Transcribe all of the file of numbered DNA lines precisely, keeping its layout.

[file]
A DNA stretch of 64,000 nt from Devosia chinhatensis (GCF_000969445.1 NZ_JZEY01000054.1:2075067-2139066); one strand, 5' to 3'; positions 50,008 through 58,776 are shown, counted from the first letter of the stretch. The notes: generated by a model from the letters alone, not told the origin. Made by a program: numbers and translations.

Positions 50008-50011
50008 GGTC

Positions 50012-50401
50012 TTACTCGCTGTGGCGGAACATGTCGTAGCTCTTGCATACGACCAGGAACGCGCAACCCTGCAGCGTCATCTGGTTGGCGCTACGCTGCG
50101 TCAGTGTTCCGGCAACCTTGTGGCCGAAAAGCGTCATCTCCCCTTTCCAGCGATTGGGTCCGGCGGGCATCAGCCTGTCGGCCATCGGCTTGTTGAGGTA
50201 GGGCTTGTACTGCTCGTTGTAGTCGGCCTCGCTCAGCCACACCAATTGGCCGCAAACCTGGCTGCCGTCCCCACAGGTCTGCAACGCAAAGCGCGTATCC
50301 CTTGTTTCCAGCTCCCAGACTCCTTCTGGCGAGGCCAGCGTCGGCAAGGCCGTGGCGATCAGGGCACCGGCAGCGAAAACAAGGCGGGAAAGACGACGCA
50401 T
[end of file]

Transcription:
A DNA stretch of 64,000 nt from Devosia chinhatensis (GCF_000969445.1 NZ_JZEY01000054.1:2075067-2139066); one strand, 5' to 3'; positions 50,008 through 58,776 are shown, counted from the first letter of the stretch. The notes: generated by a model from the letters alone, not told the origin. Made by a program: numbers and translations.

Positions 50008-50011
50008 GGTC

Positions 50012-50401
50012 TTACTCGCTGTGGCGGAACATGTCGTAGCTCTTGCATACGACCAGGAACGCGCAACCCTGCAGCGTCATCTGGTTGGCGCTACGCTGCG
50101 TCAGTGTTCCGGCAACCTTGTGGCCGAAAAGCGTCATCTCCCCTTTCCAGCGATTGGGTCCGGCGGGCATCAGCCTGTCGGCCATCGGCTTGTTGAGGTA
50201 GGGCTTGTACTGCTCGTTGTAGTCGGCCTCGCTCAGCCACACCAATTGGCCGCAAACCTGGCTGCCGTCCCCACAGGTCTGCAACGCAAAGCGCGTATCC
50301 CTTGTTTCCAGCTCCCAGACTCCTTCTGGCGAGGCCAGCGTCGGCAAGGCCGTGGCGATCAGGGCACCGGCAGCGAAAACAAGGCGGGAAAGACGACGCA
50401 T